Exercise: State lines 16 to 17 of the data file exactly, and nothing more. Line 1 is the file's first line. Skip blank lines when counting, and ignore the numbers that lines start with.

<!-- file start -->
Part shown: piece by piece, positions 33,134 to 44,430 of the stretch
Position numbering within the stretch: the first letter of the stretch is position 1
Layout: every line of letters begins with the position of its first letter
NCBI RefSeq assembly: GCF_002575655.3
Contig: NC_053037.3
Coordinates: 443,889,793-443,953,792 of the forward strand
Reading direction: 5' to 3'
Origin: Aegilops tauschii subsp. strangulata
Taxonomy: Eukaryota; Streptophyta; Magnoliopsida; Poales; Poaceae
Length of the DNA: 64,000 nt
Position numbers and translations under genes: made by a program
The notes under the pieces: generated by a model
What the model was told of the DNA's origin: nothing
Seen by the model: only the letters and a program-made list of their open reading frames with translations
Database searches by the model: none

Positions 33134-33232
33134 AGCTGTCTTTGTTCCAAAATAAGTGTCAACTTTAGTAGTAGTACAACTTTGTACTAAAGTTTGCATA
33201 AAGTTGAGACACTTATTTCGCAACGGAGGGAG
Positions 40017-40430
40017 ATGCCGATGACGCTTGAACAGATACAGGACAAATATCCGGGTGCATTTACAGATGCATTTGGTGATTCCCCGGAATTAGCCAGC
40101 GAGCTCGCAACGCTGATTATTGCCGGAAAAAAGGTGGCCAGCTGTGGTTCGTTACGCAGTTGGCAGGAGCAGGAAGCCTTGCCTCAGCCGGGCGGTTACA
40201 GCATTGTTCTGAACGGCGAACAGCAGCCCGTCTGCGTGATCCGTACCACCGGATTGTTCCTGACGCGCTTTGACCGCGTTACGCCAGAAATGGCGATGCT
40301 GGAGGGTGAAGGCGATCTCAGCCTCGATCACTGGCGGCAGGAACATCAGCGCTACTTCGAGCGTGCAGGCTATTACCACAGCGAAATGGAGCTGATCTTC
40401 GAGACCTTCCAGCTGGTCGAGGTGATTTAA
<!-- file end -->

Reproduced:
Positions 33134-33232
33134 AGCTGTCTTTGTTCCAAAATAAGTGTCAACTTTAGTAGTAGTACAACTTTGTACTAAAGTTTGCATA